Simulmedia, a pioneer in data-driven TV ad targeting, has made a deal to use information about consumer behavior from the Oracle Data Cloud to create more effective and efficient ad campaigns for marketers.
Oracle, which bills itself as the biggest data marketplace in the industry, says this deal is the first step in a more aggressive move into the TV space.
The move shows that planning and buying advertising campaigns based on data is becoming more accepted in the TV business. NBCUniversal says it plans to sell $1 billion worth of its ad inventory based on data. And Turner, Viacom and Fox have formed the OpenAP consortium designed to standardize data-based audience buying and reporting.
“We’ve been at this for a while and we always saw the promise that leveraging really big, rich data sets had to make a difference in TV,” said Simulmedia founder and CEO Dave Morgan.
“Now we’re at a place where you really need the mother lode of data, and nobody has access to more targeting data about online and offline behaviors than Oracle,” Morgan said. “It’s very exciting to be the first to bring what is truly trillions of dollars’ worth of transaction data to targeting TV advertising.”
Working together, Oracle Data Cloud and Simulmedia will enable advertisers to deliver national TV campaigns that reach their target households based on offline transaction data. Marketers can also deliver campaigns to syndicated and custom audience segments from Oracle’s BlueKai Marketplace, as well as using their own first-party data.
Oracle says it has been active in the digital space but has remained out of TV because the complexity of linear TV made it challenging, according to Joe Kyriakoza, VP and GM of automotive at Oracle Data Cloud.
“The goal is to allow advertisers to use our data to improve the effectiveness of their TV campaigns,” Kyriakoza said. “We work with 97 of the top 100 advertisers and it’s something that we heard up and down that list is people really want to take our data into the TV landscape to help make their business there better.”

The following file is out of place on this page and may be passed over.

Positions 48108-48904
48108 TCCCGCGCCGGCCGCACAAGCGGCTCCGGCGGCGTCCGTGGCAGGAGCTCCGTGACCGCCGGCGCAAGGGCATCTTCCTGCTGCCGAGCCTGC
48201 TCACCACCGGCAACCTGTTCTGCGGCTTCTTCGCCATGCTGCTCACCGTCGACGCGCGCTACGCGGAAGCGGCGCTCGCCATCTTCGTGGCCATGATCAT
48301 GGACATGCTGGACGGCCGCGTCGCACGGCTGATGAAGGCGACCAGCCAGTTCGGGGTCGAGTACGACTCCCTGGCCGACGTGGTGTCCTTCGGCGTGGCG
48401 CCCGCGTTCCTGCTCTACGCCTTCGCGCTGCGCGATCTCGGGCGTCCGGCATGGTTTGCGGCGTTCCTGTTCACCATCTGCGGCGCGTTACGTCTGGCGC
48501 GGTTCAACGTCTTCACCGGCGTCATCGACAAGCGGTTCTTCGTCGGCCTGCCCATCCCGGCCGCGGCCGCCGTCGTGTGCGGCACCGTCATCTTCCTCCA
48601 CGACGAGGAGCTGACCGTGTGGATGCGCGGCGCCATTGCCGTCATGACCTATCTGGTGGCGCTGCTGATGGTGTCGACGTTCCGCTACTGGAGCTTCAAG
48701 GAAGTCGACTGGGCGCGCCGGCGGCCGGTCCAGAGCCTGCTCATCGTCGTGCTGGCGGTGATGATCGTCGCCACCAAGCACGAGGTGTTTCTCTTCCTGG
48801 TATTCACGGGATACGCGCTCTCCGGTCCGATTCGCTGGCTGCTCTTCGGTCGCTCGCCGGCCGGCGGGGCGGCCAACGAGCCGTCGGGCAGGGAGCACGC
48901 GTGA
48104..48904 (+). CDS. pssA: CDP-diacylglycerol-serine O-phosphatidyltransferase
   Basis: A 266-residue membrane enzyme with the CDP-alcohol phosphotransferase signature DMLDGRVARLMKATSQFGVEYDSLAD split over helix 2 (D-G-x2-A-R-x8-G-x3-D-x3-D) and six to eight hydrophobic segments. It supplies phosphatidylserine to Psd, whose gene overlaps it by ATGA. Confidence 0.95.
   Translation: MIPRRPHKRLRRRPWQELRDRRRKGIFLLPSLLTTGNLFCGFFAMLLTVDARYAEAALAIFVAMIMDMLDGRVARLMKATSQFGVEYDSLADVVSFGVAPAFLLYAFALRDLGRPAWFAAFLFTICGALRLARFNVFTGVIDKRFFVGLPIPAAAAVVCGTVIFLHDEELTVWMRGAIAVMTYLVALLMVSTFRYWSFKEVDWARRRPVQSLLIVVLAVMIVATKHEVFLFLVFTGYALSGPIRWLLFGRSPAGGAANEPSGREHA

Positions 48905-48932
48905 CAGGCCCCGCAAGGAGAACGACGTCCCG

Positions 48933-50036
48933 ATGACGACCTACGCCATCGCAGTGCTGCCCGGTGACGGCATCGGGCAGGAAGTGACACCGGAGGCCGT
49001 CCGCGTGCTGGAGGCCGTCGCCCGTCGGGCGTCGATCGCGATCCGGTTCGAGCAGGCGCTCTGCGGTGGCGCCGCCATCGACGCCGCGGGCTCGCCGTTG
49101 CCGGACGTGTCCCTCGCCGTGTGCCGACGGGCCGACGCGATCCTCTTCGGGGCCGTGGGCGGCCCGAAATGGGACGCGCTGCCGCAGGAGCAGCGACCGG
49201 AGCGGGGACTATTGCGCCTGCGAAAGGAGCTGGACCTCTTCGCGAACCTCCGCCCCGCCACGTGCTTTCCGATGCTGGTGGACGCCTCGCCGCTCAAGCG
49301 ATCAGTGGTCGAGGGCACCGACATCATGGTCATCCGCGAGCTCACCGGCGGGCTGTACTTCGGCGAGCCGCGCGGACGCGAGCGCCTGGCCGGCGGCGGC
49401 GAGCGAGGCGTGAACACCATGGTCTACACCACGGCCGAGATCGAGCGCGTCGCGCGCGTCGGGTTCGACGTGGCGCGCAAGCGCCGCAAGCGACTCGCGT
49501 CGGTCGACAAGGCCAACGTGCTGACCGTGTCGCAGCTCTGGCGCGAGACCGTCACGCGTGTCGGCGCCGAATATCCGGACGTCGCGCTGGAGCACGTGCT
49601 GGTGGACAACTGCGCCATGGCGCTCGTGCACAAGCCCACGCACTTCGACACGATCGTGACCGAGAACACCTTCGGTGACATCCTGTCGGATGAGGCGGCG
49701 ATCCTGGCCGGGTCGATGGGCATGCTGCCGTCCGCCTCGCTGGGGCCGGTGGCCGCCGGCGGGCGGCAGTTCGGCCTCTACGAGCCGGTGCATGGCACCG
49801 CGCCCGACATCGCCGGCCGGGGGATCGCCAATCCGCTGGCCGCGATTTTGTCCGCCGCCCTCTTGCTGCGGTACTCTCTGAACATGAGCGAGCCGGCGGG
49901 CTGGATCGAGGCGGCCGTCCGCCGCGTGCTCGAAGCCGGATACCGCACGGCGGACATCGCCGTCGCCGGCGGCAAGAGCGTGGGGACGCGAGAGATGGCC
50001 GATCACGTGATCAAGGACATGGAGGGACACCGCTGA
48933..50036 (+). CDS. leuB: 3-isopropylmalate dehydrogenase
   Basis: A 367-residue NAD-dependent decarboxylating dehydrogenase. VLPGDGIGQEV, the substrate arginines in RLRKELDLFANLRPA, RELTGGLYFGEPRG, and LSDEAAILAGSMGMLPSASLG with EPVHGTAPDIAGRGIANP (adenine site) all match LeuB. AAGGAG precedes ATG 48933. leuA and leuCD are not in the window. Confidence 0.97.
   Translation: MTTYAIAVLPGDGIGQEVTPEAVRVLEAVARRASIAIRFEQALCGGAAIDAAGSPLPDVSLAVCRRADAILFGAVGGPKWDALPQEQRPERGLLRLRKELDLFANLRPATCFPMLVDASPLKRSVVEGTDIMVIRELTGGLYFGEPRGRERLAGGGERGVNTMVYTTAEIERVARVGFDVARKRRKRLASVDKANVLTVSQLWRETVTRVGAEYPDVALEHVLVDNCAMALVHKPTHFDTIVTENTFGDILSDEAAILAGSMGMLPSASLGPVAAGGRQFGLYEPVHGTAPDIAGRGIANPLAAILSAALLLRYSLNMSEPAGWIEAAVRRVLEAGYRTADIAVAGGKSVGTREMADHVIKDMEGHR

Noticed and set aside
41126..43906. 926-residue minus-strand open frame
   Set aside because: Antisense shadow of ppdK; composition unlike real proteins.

He says the TV business has become more progressive and that Simulmedia was a good first partner because its founders have “digital DNA, so they’re very much plugged into this world and understand the needs and the benefits of what our data does in digital and how it can translate to TV.”
Oracle will consult with marketers to make sure they’re using the appropriate data in the right way in order to improve the results of their advertising.
“TV advertising is a $70 billion-plus industry, and that’s a big bucket of money that can benefit from being a lot smarter,” Kyriakoza said. “And that’s what we’re trying to do.”
Oracle expects to make more deals in the TV space in the near future and that Simulmedia will be providing the links between Oracle’s data about consumer behavior and off line transactions—particularly in the automotive, consumer packaged goods and retail industries—with TV viewing.
Simulmedia’s Morgan says it will use purchase data to evaluate the performance of its clients’ campaigns.
Simulmedia’s Performance TV is built on its proprietary VAMOS platform, which creates data-driven audiences, predicts viewership of the audiences, builds optimized performance-based media plans, and reports on media delivery and outcomes. The result is more sales per media dollar spent by brands and an average of between 30 and 100 percent higher ROI for every campaign, the company says.
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Jon has been business editor of Broadcasting+Cable since 2010. He focuses on revenue-generating activities, including advertising and distribution, as well as executive intrigue and merger and acquisition activity. Just about any story is fair game, if a dollar sign can make its way into the article. Before B+C, Jon covered the industry for TVWeek, Cable World, Electronic Media, Advertising Age and The New York Post. A native New Yorker, Jon is hiding in plain sight in the suburbs of Chicago.